Summers upstate offer many pleasures—ambient temps, foliage, farm markets, and culture. I took in two dance performances done in open-air, covered amphitheaters: Paul Taylor Dance Company at PS21 in Chatham, NY, and New York City Ballet at Saratoga Performing Arts Center in Saratoga Springs, NY. As with any outdoor venues, weather can be a gamble, but for both events it cooperated.  

Madelyn Ho & Alex Clayton in Airs.
Photo: Ron Thiele
PTDC performed three classic Taylor dances: the uplifting, classical-feeling Airs, the brilliant feat of social commentary, Cloven Kingdom, and the kinetic lab of Syzygy. Often, a familiar slate like this is a chance to observe new dancers in old roles, and this held true in Chatham. Nearly the entire company has changed since pre-pandemic times, so seeing these works with new interpreters was like seeing them anew. This company, as established by Taylor, has always forefronted seniority—the dancers are still listed as such—and turnover was glacially slow for many years. Taylor's passing in 2018 combined with Covid seem to have conspired to catalyze many mid-career dancers' departures. It seemed a bit tragic while it was happening, but the company in its new guise looks strong and far more eclectic. PS21's stage is big enough to accommodate this repertory, and will host Vertigo (of Israel) in a fascinating work called One. One & One, as well as Mark Morris Dance Group in August, plus numerous performances of other genres.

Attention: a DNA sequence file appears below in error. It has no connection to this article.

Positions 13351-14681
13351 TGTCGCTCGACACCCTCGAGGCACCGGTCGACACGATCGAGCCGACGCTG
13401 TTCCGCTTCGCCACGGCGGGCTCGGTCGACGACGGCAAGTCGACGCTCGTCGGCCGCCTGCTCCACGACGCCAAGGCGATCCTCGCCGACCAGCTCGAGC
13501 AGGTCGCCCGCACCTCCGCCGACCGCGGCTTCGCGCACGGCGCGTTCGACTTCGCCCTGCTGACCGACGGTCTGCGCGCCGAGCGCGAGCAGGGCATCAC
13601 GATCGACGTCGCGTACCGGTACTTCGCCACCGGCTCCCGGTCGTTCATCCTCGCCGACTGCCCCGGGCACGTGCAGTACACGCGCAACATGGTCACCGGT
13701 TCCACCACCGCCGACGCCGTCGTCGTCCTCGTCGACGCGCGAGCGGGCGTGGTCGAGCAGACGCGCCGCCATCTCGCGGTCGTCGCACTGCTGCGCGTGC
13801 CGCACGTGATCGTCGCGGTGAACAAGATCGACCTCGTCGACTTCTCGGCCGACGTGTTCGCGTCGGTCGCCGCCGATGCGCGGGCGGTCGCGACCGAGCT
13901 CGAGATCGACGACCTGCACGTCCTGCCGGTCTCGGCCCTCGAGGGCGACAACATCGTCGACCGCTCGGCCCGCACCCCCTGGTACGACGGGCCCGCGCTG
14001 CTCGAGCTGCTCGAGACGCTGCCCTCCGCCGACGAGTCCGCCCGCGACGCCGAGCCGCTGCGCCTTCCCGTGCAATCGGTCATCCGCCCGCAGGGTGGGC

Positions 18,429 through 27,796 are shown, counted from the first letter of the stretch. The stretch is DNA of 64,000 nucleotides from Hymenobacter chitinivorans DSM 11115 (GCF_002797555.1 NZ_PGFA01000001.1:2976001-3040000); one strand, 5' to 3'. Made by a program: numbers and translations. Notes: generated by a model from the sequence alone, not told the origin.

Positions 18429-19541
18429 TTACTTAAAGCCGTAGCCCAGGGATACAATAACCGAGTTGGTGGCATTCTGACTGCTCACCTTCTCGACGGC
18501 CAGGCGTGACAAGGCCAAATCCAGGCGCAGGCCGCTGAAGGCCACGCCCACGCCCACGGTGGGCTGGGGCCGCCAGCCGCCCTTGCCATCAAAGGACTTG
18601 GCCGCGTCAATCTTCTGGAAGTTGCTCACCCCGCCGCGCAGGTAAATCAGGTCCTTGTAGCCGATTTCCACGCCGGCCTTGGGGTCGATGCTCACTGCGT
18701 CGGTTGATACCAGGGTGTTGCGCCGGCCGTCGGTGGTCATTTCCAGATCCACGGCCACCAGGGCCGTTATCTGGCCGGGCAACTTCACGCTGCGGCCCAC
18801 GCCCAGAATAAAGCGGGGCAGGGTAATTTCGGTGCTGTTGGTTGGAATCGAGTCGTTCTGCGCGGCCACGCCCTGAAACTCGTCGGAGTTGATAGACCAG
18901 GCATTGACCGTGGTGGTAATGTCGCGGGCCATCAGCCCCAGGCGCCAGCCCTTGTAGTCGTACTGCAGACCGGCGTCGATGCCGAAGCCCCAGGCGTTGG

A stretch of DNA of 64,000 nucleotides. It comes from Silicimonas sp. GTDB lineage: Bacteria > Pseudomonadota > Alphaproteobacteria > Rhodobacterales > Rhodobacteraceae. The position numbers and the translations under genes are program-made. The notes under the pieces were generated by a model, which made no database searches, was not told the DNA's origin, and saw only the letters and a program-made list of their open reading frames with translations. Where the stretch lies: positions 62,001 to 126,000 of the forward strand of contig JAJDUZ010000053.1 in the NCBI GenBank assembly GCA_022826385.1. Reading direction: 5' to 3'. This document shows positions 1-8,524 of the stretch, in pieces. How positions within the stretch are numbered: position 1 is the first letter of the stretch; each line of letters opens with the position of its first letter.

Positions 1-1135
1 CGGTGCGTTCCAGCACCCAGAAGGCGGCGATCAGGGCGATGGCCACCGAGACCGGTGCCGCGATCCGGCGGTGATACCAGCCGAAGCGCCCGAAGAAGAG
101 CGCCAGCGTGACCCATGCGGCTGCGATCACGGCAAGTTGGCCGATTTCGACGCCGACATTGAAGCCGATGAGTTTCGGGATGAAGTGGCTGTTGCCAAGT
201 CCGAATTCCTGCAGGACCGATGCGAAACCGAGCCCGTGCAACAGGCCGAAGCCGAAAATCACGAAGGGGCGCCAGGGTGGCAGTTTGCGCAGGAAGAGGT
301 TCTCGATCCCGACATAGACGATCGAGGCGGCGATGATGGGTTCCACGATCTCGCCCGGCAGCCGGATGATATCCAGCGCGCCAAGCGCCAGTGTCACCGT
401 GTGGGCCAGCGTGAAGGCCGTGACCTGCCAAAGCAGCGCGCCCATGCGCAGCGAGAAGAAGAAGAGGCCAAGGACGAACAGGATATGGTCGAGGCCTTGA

Among the Taylor dancers, Madelyn Ho has emerged as a busy star, featuring prominently in all three dances. Also a doctor, Ho moves crisply and brightly, radiating far beyond her small frame. Devon Louis is also ubiquitous, with a strong bearing and lofty jump. Alex Clayton, also with impressive ballon, seems indispensable. And John Harnage has assumed a gravity to go along with his precision. Some newer faces include the lush Jada Pearman, energetic and ebullient Austin Kelly, and the newest dancer, Kenny Corrigan, a large, swift man, is a welcome bright presence.

Adrian Danchig
-Waring, Ashley Laracey, and Emilie Gerrity in Merce Cunningham’s 
Summerspace.Photo credit: Erin Baiano

SPAC sits a bit north and west. Its stage and vast house were built to Balanchine's specifications as a summer home for NYCB. The campus is vast, with several collonaded or wooden structures housing food vendors, exhibition spaces, etc. You can buy a less expensive lawn ticket and sit and try to watch from afar, although ballet is not exactly a symphony orchestra, requiring far more visual contact. The whole enterprise recalls a prosperous time when many resources were devoted to leisure and elite forms of culture.